With that, I'll turn the call over to Mike, to review the results in a bit more detail. Mike?

Mike Shapiro -- Chief Financial Officer

Thanks, John, and good morning, everyone. Overall, the second quarter can be summed up in strong top-line growth that translated into margin expansion and spending leverage to deliver accelerated earnings growth and cash flow generation. Remember that similar to virtually all healthcare enterprises, the second quarter of 2020 is a typical comp, as we saw an initial spike in patient referrals followed by a stagnant period, as individuals stayed away from medical facilities.

Nonetheless, we generated 16% top line growth overall, with high single-digit growth in acute and high-teens growth in the chronic portfolio. Sequentially, we generated a little over $100 million in revenue over the first quarter, as referral volumes continue to rebound off the pandemic Lowes. Our results continue to reflect some ASP headwind for certain therapies, but clearly, the volumes more than offset.

Despite the faster-growing chronic portfolio, we drove a gross margin rate expansion in the quarter as we continue to drive network efficiencies and manage our procurement strategies within each portfolio. We don't talk much about bad debt, as it has considerably improved over the past few years, but in the quarter, we drove bad debt down to a little over 2%, which represents about 0.5 percentage point improvement over the prior year. As that improvement drops straight through, that helped offset the chronic mix headwind at the margin line. Again, the team fights for every basis point of leverage at the gross margin line, and thus far, we have been able to offset the mix impact. Spending leverage continues to improve as SG&A as a percent of revenue dropped by 130 basis points, driving an EBITDA margin of 8.5%.

This is the first quarter that we have delivered a margin north of 8%, and as John mentioned, we are just getting started. Cash pays the light bills, not EBITDA, and our ability to translate earnings into cash flow continues to accelerate. In Q2, we generated cash flow from operations of more than $73 million and increased cash balances by $48 million despite deploying more than $18 million to acquire BioCure, and we finished the second quarter with a net debt to leverage ratio of 4.0 times, which was our full year commitment. So our cash and working capital profile continues to improve and provides considerable flexibility as we open the aperture on inorganic opportunities.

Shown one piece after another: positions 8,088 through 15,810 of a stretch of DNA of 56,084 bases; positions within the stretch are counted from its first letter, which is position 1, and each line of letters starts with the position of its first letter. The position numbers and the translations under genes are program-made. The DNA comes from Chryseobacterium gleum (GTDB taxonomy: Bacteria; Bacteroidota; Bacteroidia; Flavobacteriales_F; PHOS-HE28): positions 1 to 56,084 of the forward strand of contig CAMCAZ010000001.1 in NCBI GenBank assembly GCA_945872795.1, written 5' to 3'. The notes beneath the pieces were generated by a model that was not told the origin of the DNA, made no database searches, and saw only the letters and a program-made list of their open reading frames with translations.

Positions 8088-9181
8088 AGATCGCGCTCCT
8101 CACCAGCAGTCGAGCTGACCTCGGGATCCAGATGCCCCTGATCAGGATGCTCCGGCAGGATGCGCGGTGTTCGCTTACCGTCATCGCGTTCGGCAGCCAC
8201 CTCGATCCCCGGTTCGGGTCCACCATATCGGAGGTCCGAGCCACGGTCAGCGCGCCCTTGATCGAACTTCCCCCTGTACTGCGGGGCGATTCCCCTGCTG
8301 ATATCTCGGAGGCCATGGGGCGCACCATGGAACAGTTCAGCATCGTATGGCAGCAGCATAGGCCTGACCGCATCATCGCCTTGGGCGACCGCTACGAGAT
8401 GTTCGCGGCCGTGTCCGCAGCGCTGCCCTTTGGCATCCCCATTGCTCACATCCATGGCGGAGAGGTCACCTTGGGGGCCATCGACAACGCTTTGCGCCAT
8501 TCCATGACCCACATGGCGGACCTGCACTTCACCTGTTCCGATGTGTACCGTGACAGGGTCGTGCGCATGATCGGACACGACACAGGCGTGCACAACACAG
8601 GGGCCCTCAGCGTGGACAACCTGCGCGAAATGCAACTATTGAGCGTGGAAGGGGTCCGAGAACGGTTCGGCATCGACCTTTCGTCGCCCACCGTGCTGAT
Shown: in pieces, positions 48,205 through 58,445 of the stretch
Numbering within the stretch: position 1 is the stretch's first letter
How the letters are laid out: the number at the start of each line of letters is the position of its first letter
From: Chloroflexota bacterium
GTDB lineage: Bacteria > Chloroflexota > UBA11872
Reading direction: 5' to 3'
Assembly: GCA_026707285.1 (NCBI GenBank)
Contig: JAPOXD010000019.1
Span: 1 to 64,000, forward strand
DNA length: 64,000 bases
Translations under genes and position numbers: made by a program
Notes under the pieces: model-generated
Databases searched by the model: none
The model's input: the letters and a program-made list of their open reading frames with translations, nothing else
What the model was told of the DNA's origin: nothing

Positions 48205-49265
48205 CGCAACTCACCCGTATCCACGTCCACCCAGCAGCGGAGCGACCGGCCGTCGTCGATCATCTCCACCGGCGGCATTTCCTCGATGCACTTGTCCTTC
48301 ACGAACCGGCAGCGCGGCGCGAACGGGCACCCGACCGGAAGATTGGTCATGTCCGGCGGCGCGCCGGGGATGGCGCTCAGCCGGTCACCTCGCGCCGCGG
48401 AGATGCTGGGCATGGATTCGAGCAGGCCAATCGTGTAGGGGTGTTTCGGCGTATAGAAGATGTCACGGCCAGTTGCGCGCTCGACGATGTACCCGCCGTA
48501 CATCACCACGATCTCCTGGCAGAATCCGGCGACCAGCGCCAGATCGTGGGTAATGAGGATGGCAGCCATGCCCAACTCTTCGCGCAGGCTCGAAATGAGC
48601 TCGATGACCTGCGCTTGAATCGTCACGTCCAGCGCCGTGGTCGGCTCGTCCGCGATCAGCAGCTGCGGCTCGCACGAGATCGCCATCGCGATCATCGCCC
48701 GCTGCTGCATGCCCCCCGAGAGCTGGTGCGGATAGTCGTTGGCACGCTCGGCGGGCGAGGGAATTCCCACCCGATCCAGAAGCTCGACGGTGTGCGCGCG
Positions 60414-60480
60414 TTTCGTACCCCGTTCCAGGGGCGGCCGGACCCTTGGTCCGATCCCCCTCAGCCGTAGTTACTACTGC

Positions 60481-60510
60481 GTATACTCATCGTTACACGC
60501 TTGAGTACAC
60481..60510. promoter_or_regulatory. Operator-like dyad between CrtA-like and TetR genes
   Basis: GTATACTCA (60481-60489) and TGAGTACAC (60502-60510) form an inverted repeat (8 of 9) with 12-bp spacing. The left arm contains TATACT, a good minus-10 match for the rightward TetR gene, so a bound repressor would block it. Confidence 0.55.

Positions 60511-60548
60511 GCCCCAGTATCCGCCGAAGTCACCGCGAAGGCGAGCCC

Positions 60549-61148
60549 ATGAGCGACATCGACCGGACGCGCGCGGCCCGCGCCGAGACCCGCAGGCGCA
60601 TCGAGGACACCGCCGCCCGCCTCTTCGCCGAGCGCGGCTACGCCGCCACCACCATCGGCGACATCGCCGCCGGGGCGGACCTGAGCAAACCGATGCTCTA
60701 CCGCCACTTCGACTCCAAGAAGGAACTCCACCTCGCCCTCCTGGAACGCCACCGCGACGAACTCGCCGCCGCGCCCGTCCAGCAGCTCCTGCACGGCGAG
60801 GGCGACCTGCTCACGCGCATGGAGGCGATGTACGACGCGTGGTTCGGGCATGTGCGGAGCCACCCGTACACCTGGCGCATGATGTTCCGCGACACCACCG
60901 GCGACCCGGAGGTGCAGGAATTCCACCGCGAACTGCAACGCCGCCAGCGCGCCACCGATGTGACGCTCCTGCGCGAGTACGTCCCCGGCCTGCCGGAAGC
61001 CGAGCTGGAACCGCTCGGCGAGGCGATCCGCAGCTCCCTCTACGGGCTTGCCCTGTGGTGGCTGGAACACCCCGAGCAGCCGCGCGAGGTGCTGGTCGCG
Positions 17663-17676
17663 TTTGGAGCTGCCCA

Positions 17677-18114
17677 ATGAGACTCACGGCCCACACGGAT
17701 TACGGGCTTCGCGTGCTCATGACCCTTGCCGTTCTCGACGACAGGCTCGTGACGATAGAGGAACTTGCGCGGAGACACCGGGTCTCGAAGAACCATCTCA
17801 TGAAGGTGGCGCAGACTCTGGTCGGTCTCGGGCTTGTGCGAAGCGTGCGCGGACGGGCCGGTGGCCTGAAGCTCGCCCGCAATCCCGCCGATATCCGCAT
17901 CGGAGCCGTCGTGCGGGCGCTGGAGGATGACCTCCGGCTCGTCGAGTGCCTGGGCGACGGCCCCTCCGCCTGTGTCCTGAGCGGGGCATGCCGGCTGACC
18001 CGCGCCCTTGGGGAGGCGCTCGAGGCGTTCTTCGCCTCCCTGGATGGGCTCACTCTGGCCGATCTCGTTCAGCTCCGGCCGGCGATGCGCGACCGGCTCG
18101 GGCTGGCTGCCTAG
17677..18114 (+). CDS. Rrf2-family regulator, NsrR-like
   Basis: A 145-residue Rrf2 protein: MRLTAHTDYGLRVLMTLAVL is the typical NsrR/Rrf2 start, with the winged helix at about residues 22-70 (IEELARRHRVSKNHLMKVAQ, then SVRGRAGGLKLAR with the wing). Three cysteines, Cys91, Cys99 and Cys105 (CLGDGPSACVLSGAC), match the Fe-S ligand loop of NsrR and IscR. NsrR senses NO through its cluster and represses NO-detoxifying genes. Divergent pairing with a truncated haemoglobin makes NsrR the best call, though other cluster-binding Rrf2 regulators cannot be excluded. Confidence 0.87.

And just a reminder that we maintain a favorable covey light debt structure with no maturities until 2026. As we think about the back half, we clearly expect revenue to exceed previously communicated guidance. We anticipate continued sequential improvement, albeit not at the level we saw from Q1 to Q2. With solid acute levels maintained in chronic acceleration, we see full year revenue growth of 10% to 15% based on the revised guidance issued this morning, and we are increasing profit expectations based on the solid top line and are increasing EBITDA expectations to $275 million to $285 million. Relative to our initial guidance back in March, we have increased our EBITDA midpoint by approximately 11% based on better visibility around revenue trends and our procurement strategies. That will translate into higher cash flow generation and an improved leverage profile before potential capital deployment. We remain active on the M&A front, and our guidance does not incorporate any inorganic contribution in the back half other than the BioCure acquisition.

Before we wrap our prepared remarks and open the call to Questions and Answers, I wanted to clarify a few items regarding the most recent secondary share offering by our primary shareholder in June. At the time of the merger two years ago, an entity formed by Madison Dearborn Partners and Walgreens Boots Alliance, held approximately 136 million shares, excluding escrow shares that have since been canceled or approximately 80% of the total outstanding shares. Over the past year through a series of secondary offerings, that entity, which has been and continues to be controlled by Madison Dearborn has sold approximately 68 million shares and has reduced its investment as of today to approximately 68 million shares or just under 38% of the total outstanding shares. Until the most recent secondary offering, Madison Dearborn and Walgreens allocated the proceeds from such offerings based on their pro rata interest in the entity or approximately on a 52, 48 basis, respectively. However, with the recent offering of 17.25 million shares, Madison Dearborn and Walgreens agreed in principle to allocate all of the offering proceeds to Madison Dearborn and other shareholders.